By G. Michael Dobbs
I don't know about your Facebook news feed, but many of my conservative friends have been posting and re-posting memes about the attack in Benghazi, Libya.
The recent resurgence in questioning Obama Administration officials about the incident in Benghazi that resulted in four American deaths has interesting timing, but let's put that aside for a moment.
Instead let's think about how this is being framed. There are commentators, such as Charles Krauthammer, who last fall have suggested that this attack on an embassy is an event fairly singular to the present administration and its policies in the Middle East.
In June 2002, there were 10 people killed and 51 people injured in an attack on the American consulate in Karachi, Pakistan. In July 2004, there was a suicide attack at the American embassy in Uzbekistan. No Americans were killed, but two local guards did lose their lives.
In December 2004, there was an attack on the U.S. consulate in Jidda, Saudi Arabia. Five non-American consulate employees were killed. The U.S. Embassy in Syria was attacked in September 2006 resulting the deaths of the attackers.
In January 2007, someone fired an antitank grenade into the American Embassy in Athens, Greece, and in February 2008, demonstrators set the U.S. Embassy afire in Serbia. In September 2008, there were 10 deaths – none American – at the bombing of the embassy in Yemen.
So, attacks on embassies did occur during the previous presidential administration.
So what is the controversy here? Is it because there was an attack of this nature? Was it because Americans died? Is it because there were initial garbled communications about the nature of the attack?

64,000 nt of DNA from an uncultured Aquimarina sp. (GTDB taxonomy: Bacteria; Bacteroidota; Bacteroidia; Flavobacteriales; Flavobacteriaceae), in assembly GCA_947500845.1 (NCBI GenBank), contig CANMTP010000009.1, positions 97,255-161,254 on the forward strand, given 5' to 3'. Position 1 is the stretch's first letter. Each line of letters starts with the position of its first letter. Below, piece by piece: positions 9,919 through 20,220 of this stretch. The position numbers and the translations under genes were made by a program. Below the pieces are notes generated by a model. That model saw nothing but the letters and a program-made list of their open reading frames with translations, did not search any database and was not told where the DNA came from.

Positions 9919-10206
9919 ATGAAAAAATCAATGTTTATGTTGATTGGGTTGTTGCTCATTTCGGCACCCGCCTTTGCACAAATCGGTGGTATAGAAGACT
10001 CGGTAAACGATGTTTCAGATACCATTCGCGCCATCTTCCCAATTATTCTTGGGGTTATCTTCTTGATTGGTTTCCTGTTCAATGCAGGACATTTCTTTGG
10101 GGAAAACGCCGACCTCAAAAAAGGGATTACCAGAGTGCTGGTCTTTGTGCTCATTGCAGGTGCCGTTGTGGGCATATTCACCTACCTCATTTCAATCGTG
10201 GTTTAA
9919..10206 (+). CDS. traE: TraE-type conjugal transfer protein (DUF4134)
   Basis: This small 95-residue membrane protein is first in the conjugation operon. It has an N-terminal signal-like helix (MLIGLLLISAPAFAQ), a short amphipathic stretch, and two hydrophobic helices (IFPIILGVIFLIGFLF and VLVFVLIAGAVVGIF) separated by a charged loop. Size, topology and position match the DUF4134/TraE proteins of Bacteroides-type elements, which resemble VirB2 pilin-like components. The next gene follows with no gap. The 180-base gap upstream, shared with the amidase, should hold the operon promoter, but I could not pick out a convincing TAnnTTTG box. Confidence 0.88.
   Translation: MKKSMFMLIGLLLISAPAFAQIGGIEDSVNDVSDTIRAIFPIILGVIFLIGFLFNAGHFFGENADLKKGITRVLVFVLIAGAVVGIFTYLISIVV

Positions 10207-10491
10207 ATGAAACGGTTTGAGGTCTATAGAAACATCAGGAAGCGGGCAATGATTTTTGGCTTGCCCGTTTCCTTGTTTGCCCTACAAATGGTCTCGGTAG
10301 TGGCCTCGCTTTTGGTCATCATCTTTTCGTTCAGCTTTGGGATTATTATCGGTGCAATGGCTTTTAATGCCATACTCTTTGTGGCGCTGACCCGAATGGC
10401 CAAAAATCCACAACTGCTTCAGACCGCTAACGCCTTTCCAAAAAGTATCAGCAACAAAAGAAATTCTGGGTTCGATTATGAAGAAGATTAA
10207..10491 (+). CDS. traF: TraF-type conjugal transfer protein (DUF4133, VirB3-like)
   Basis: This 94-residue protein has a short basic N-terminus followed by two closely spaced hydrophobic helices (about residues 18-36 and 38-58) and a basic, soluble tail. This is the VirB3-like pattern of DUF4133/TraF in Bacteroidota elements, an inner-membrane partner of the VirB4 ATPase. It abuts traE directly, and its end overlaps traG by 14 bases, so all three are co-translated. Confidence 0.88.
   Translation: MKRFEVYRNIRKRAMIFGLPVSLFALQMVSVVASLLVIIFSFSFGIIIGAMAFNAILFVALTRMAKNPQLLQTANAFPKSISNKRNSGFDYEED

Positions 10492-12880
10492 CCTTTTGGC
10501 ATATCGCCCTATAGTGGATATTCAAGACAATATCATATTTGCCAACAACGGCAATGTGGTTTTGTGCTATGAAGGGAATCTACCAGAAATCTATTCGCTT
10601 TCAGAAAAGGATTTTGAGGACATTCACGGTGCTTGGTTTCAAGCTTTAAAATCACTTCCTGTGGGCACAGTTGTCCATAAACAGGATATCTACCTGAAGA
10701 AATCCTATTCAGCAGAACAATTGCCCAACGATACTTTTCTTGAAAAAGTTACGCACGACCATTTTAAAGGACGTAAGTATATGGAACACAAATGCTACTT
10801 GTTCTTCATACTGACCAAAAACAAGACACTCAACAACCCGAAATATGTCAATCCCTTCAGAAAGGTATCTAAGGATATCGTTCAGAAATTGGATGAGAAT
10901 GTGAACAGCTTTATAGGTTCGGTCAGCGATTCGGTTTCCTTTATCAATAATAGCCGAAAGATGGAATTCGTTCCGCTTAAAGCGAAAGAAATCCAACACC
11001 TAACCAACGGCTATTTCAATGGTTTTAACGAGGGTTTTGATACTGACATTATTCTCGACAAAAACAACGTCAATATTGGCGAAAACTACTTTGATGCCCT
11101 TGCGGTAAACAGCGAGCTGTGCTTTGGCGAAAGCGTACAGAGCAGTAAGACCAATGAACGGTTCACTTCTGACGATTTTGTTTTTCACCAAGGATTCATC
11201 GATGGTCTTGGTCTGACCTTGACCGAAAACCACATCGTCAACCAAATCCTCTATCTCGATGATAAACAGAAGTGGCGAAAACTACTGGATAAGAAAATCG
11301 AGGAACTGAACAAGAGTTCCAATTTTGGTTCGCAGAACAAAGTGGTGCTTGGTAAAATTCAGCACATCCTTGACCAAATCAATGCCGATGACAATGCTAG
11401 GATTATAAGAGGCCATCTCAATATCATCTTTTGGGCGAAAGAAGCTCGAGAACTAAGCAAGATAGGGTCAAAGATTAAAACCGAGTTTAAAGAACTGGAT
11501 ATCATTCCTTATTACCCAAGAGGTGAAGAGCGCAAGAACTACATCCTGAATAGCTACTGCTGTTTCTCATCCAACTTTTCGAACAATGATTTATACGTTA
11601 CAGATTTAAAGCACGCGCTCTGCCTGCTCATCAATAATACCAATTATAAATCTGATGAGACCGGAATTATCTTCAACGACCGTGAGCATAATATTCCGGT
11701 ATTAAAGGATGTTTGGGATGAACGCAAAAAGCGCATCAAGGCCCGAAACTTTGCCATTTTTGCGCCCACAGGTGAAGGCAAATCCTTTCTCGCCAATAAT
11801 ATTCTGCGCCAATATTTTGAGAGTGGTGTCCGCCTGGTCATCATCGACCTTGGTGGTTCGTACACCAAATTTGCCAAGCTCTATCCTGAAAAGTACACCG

Asking questions in an effort to see if such attacks can be prevented in the future is completely legitimate. Providing the checks and balances in government is essential. Playing partisan politics is not acceptable.
Here is something to consider. On Oct. 11, 2012, Sarah Bufkin writing for the Huffington Post reported, "Rep. Jason Chaffetz (R-Utah) acknowledged on Wednesday that House Republicans had consciously voted to reduce the funds allocated to the State Department for embassy security since winning the majority in 2010. On Wednesday morning, CNN anchor Soledad O'Brien asked the Utah Republican if he had 'voted to cut the funding for embassy security.'
"'Absolutely,' Chaffetz said. 'Look we have to make priorities and choices in this country. We have ... 15,000 contractors in Iraq. We have more than 6,000 contractors, a private army there, for President Obama, in Baghdad. And we're talking about can we get two dozen or so people into Libya to help protect our forces. When you're in tough economic times, you have to make difficult choices. You have to prioritize things.'"
The next phase
OK folks, now the issue of casinos in Western Massachusetts will go into its next exciting phase. Residents of Springfield have been spared a veritable steel cage death match between MGM and Penn National by the decision of Mayor Domenic Sarno to forward one plan onto the ballot of the special election.
Frankly, deep in my black journalistic heart I would have loved to have seen what these two companies would have done to win our hearts and minds.
Did the Springfield City Council lose an opportunity to add the transparency of the process by its almost hurried vote to approve the host agreement on May 10?
Although sending the agreement to committee and allowing for a public meeting on it would have been a nice gesture, it was never clear if the council had the authority to amend the document. It could either approve or reject it.
That anyone would have any doubts the measure would be approved misunderstands the level of desperation in the city for the jobs the casino represents. No councilor I could see wanted to be the fly in that ointment.
Now it will be up to Springfield voters to make the final decision. Do you want a casino?
Agree? Disagree? Drop me a line at firstname.lastname@example.org or at 280 N. Main St., East Longmeadow, MA 01028. As always, this column represents the opinion of its author and not the publishers or advertisers of this newspaper.